Peter Evans and the End of the World
If you could end the world with the push of a button, would you? Peter Evans might. “It’s weird that some people just automatically respond ‘No’,” he observes. “I don’t understand that actually.” Lacking as simple a mechanism as a button, Evans instead uses his trumpet to assault the populace—and people are starting to take notice. In 2006, his debut solo recording on Evan Parker’s PSI label was released to considerable accolades, and in November of last year his eponymous Peter Evans Quartet was similarly lauded. He has further collaborated with Ned Rothenberg, Fred Frith, Tom Blancarte, Charles Evans—the list goes on.
Surely if the world were to meet a sudden end, it would have to be at the hands of Evans, a source of seemingly inexhaustible energy. Not that he fits the profile of any of the Four Horsemen. His “boy next door” appearance is hardly intimidating, and at only 26, he is still at the very beginning of his career. But, as the saying goes, appearances can be deceiving. “People make very weird comments to me about my concerts, like that they border on performance art,” explains Evans. “They think I’m going to completely lose control or fall off the stage. I guess I look like a pretty normal, buttoned-down guy, so when you see sweat and spit flying out of my face, it’s a little weird. Maybe I would make more money if I thought about how I looked.”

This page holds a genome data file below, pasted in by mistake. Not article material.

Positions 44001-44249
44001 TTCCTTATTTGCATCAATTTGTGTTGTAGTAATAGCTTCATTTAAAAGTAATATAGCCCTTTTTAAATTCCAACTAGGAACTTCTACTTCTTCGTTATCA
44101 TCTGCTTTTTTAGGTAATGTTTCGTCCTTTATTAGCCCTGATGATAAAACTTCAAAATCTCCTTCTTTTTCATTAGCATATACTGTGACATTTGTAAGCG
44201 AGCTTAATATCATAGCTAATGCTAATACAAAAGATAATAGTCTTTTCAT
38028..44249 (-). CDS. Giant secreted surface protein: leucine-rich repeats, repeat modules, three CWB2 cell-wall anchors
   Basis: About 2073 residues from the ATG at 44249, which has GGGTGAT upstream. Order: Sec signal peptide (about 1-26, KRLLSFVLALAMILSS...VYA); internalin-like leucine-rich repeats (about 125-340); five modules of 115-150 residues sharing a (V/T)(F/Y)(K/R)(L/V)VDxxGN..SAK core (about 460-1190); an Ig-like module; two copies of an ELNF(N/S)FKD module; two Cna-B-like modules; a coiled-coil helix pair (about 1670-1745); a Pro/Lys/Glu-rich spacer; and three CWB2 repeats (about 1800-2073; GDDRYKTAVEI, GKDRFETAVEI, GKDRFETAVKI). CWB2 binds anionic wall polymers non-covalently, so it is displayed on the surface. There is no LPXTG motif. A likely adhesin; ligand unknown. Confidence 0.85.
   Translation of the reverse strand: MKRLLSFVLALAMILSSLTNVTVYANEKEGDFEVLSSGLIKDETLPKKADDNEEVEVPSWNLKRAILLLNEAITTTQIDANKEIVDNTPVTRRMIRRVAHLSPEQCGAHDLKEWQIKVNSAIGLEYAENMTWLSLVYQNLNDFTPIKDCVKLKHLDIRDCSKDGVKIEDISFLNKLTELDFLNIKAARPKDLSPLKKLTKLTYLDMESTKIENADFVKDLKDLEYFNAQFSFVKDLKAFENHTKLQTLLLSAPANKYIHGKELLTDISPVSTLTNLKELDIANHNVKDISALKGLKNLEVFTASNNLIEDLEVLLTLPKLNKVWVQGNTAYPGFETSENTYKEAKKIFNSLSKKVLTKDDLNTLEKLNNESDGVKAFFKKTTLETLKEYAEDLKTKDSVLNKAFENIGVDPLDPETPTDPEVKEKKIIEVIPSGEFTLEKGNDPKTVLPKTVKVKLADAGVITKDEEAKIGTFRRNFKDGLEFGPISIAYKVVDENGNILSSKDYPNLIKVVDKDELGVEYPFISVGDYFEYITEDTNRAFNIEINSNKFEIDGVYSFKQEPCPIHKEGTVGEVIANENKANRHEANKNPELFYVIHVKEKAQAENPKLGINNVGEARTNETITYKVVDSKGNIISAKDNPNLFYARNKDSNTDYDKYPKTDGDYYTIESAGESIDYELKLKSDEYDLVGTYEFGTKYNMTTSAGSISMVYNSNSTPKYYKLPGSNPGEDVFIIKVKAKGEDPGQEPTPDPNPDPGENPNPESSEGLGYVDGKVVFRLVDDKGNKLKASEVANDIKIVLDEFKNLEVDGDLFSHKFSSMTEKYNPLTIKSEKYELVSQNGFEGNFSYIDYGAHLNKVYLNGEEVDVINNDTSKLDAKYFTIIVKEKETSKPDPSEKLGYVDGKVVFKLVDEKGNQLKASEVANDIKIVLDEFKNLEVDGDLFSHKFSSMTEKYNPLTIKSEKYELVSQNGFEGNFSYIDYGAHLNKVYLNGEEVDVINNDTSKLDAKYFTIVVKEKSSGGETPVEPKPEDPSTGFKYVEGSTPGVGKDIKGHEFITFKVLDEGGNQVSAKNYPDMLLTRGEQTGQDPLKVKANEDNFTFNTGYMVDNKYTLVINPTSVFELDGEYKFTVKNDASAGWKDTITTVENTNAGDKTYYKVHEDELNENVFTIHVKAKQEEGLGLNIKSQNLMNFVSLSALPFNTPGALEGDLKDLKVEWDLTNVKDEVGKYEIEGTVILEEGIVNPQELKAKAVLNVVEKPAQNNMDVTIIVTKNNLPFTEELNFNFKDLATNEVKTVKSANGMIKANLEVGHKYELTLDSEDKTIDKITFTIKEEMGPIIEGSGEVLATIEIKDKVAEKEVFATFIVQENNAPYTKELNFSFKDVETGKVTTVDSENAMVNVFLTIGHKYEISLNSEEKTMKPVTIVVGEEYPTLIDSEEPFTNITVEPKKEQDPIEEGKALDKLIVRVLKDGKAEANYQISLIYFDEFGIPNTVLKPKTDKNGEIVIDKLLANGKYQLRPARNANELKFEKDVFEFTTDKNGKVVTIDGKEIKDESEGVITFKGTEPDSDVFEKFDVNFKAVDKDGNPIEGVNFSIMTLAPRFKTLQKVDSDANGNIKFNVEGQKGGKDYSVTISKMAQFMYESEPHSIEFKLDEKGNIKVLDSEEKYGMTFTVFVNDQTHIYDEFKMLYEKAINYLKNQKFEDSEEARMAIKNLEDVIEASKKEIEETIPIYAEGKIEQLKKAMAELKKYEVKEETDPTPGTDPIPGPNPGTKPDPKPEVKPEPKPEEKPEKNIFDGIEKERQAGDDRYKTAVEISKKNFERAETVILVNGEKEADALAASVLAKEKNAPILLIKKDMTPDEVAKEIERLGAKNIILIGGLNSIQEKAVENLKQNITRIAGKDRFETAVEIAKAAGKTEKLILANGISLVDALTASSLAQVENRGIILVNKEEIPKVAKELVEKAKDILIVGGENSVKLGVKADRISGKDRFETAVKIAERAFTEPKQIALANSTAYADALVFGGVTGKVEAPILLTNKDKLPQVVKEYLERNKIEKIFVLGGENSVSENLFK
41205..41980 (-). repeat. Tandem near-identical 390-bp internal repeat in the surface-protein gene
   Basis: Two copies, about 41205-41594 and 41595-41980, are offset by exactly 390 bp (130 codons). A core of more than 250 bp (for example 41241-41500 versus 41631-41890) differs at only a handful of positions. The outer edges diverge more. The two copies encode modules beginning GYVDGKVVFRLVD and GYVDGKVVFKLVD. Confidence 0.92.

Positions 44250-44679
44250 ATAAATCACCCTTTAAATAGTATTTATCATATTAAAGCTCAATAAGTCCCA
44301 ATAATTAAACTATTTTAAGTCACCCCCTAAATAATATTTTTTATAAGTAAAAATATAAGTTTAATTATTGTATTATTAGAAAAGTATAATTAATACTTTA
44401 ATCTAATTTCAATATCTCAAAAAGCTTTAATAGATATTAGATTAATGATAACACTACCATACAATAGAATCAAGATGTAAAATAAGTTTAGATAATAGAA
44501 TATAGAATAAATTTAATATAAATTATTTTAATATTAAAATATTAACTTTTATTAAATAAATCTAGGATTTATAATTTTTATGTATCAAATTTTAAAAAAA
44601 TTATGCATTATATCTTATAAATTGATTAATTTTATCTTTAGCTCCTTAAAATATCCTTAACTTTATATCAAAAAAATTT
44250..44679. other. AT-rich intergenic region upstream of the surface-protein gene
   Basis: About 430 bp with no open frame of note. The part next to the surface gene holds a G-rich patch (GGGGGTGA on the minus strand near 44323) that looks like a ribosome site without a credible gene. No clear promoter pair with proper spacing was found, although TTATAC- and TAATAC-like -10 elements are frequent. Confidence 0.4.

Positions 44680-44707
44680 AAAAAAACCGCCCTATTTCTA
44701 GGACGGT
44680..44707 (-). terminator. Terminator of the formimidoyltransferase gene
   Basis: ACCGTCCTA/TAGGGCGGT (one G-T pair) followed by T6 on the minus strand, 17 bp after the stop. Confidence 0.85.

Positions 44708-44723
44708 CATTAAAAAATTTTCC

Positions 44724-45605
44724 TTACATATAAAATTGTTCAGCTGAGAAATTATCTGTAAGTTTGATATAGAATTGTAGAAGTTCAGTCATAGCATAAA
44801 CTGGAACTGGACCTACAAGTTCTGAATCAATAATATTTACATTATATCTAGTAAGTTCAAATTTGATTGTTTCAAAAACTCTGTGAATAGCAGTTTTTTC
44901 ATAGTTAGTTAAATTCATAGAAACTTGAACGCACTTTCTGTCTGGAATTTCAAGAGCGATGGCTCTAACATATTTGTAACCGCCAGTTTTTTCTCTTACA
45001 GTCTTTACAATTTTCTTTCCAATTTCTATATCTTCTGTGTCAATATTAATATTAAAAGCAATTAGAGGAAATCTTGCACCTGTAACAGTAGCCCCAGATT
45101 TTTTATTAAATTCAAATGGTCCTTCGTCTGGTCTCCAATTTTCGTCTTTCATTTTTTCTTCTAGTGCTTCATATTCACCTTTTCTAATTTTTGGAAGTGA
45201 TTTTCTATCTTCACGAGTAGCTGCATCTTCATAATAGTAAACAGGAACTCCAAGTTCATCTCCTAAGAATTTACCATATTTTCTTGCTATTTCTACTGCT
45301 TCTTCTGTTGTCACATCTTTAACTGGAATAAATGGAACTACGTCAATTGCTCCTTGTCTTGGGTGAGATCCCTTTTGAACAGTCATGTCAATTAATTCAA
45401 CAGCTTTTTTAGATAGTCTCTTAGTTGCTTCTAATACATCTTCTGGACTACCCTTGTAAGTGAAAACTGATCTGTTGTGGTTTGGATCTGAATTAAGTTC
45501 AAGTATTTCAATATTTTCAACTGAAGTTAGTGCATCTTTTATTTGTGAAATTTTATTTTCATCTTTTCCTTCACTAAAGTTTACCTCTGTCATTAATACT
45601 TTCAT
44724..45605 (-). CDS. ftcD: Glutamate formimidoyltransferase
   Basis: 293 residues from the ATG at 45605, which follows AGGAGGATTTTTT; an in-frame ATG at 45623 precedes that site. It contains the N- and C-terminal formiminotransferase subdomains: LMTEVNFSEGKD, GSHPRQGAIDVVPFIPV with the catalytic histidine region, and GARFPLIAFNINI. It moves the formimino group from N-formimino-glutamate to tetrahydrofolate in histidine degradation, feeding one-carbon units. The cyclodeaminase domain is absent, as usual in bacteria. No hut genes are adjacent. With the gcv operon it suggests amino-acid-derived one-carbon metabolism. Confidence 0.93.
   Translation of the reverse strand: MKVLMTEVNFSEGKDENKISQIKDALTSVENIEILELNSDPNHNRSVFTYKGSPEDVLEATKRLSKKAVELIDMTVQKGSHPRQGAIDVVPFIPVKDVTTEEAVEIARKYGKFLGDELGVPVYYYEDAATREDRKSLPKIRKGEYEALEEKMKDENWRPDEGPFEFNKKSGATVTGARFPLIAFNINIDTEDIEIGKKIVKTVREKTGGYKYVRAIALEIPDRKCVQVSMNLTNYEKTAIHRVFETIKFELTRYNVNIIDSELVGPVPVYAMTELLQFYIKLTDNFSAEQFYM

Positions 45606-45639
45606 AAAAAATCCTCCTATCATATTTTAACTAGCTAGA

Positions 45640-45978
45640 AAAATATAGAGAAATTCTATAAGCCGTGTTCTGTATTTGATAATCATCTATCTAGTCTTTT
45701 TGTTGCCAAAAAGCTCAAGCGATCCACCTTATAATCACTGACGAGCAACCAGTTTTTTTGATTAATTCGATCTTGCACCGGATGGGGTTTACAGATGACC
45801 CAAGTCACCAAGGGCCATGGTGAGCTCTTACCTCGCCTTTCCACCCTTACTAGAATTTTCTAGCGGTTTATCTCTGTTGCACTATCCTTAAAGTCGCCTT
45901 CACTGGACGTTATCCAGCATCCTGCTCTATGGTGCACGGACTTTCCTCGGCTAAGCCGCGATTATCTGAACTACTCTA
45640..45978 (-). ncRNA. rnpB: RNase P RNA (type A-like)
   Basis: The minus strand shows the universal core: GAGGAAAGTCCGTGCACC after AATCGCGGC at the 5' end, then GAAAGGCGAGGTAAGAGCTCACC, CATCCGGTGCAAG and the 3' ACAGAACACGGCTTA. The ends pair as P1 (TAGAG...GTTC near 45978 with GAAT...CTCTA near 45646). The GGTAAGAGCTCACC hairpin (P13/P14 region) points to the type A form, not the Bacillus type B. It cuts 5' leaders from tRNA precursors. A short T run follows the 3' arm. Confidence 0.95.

The intense physicality that causes Evans to produce such formidable spittle is backed up by his prodigious technique. He did go through a period of uncertainty with the physical demands of the trumpet—or, as he puts it, “What kind of instrument is it where you play loud for five minutes and you’re tired? That sucks.” But Evans has found a way to overcome those limitations. His recent solo efforts often extend beyond a half an hour, and there’s nothing quiet or minimal about them; audiences are faced with a constant onslaught of sound. “I don’t like silence that much, especially in concerts. I don’t know if you want to psychoanalyze me or something, but I’ve always liked to play the trumpet a lot, and I was always into finding ways to play as much as possible. I like information overload.”
A member of the International Contemporary Ensemble, Alarm Will Sound, and Ensemble21, Evans is also a go-to trumpeter for the new music scene in New York, even if it’s not really where his creative heart lies. “Something I don’t necessarily like about the way that people approach notation in classical music is not that it’s literal, but there’s just a lack of imagination. You play it, then that’s it. In new music ensembles, my favorite part is not playing the concerts—it’s rehearsing. I really like rehearsing crazy pieces. But then you play the concert, and usually there’s just one, and that’s it. To me that’s not very interesting. It seems to make a lot more sense and be more alive if you look at notation as something you have to water, and it grows in unexpected ways.”
Maybe the world is safe after all.